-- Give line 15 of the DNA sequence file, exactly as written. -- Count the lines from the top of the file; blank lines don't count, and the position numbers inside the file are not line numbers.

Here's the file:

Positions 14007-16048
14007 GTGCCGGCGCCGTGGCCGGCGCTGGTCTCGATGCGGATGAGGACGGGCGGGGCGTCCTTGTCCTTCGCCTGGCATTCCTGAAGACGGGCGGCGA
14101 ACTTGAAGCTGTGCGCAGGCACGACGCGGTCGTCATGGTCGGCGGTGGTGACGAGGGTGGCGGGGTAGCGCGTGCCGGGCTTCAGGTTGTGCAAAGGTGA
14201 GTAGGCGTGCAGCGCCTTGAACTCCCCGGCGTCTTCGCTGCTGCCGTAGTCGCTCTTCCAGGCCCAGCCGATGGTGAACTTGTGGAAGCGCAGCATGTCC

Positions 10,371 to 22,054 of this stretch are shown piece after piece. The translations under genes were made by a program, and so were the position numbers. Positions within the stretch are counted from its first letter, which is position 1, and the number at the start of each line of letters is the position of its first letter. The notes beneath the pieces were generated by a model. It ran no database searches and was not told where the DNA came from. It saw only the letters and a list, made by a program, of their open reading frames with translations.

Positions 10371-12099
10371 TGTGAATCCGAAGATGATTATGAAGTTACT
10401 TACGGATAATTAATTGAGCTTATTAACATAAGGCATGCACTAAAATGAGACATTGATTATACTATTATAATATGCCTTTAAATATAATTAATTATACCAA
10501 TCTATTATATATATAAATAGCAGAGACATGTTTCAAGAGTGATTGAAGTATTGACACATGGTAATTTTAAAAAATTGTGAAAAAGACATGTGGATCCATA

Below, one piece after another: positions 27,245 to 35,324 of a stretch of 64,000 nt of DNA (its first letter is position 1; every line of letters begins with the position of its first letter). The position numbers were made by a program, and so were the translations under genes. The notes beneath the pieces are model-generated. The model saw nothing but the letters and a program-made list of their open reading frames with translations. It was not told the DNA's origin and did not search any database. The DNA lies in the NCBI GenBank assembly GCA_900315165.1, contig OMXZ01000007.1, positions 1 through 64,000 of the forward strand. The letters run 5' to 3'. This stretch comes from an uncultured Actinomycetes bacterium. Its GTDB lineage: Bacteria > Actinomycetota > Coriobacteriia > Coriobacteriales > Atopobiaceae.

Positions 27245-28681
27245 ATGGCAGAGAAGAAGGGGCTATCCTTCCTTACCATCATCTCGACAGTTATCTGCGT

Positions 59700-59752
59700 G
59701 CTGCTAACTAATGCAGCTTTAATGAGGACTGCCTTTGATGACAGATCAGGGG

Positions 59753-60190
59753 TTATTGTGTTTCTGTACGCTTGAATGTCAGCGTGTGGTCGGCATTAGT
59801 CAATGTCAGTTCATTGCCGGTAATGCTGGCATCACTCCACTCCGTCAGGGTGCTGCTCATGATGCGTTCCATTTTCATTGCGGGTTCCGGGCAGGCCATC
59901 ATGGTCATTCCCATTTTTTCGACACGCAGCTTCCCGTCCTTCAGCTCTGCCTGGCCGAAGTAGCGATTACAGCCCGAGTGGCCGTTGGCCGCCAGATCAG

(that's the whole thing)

59701 CTGCTAACTAATGCAGCTTTAATGAGGACTGCCTTTGATGACAGATCAGGGG